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Title: Incorporation of biomass fly ash and biological sludge in the soil: effects along the soil profile and in the leachate water
Author: Ribeiro, João Peres
Tarelho, Luís
Gomes, Ana Paula
Keywords: Biological sludge
Biomass ash
Leachate water
Soil fertilization
Issue Date: 2018
Publisher: Springer
Abstract: Purpose This work aimed to study the effect of the application of biomass fly ash in the soil profile and percolate water, which is a novel feature. The results produced by this work pose a useful contribute for by-products’ valorization for the pulp and paper industry, namely fly ash and sludge, diverting them from landfills and achieving significant savings. Materials and methods Soil profiles (0.60 m) were collected in the field and into laboratory-scale vessels. Four soil profiles were used in this work. One of the profiles was used as control. To each of the other three, 7.5 Mg ha−1 of biomass fly ash, fly ash combined with sludge (50:50%wt.), or a conventional liming agent (CaO) were added. A simulation of the daily natural watering of the soils has been made throughout 1 month, with collection of the daily percolating from the bottom of the vessels. After this period, soil profiles were divided into three equal-sized depth layers (0.20 m each). Soil pH, electrical conductivity, and available Ca, Mg, K, P, Na, Mn, Fe, Zn, and Cu contents were determined in the three layers for each of the four soil profiles used. A parallel experiment was conducted in which additional pots of soil were prepared with the same amendment. Ryegrass (Lolium perenne) was sown in order to evaluate the effect on biomass growth and possible phytotoxicity. Results and discussion Amendment with biomass fly ash elevated soil pH slightly, to values within the most adequate range for plant growth. Results showed small raises in the availability of the essential plant macronutrients Ca, K, and Mg, especially in the top layer of the soils, where the amendment materials were applied. The mobilization of cations to the groundwater was always minimal, which is promising since it means little contamination to the groundwater. Ash and ash + sludge amendments produced similar plant growth results when compared to the control. However, biomass grown in Cao-amended pots showed the higher root size. Conclusions Incorporation in the soil proved to be a viable way to manage fly ash and sludge from pulp and paper industry, which could mean considerable savings. The effect on soil fertilization was similar to the conventional liming agent. No obvious hazardous effect on the soil or groundwater was found.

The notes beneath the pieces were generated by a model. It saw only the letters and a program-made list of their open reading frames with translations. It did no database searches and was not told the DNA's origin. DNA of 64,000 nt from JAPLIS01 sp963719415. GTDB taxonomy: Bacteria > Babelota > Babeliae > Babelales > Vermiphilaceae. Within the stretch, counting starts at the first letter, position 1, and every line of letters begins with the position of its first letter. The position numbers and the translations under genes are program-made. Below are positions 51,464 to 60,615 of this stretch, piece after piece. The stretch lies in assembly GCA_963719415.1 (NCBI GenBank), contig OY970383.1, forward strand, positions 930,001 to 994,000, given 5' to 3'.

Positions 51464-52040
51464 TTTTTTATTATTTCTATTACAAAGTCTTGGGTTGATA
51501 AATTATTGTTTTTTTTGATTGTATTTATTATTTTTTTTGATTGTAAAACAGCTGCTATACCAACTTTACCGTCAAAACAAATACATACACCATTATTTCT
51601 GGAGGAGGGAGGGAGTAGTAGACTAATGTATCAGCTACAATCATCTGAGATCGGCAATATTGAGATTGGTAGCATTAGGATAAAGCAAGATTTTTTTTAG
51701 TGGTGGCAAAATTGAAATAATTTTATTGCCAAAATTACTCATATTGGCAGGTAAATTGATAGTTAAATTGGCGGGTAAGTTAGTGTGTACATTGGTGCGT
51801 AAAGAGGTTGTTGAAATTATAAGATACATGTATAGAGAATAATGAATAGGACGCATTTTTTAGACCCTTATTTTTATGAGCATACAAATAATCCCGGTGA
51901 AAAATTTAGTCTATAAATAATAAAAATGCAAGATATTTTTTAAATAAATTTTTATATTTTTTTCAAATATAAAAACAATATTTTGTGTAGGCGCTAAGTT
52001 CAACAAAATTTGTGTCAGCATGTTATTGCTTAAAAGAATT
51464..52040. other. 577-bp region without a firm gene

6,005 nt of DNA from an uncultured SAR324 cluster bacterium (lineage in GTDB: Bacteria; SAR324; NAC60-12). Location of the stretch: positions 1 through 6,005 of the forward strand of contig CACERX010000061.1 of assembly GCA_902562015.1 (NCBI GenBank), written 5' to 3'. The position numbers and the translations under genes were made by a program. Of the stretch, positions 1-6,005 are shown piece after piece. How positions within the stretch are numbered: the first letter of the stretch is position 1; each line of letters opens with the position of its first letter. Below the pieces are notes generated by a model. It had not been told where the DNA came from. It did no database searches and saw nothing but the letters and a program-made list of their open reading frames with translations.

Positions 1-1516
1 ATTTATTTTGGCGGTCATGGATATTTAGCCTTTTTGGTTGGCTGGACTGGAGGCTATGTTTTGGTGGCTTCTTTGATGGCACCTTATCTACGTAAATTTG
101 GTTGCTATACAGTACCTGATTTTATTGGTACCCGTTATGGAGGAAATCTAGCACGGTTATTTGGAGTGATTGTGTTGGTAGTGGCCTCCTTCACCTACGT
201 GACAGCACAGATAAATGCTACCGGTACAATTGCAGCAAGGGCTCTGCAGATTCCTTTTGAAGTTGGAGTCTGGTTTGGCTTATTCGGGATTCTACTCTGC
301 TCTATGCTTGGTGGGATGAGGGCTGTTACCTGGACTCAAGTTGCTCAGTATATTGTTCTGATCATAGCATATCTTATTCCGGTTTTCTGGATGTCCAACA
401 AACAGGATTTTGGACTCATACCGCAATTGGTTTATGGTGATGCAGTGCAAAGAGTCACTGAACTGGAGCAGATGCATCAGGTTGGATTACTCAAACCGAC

Peer review: yes
DOI: 10.1007/s11368-018-1949-8
ISSN: 1439-0108
Appears in Collections:CESAM - Artigos

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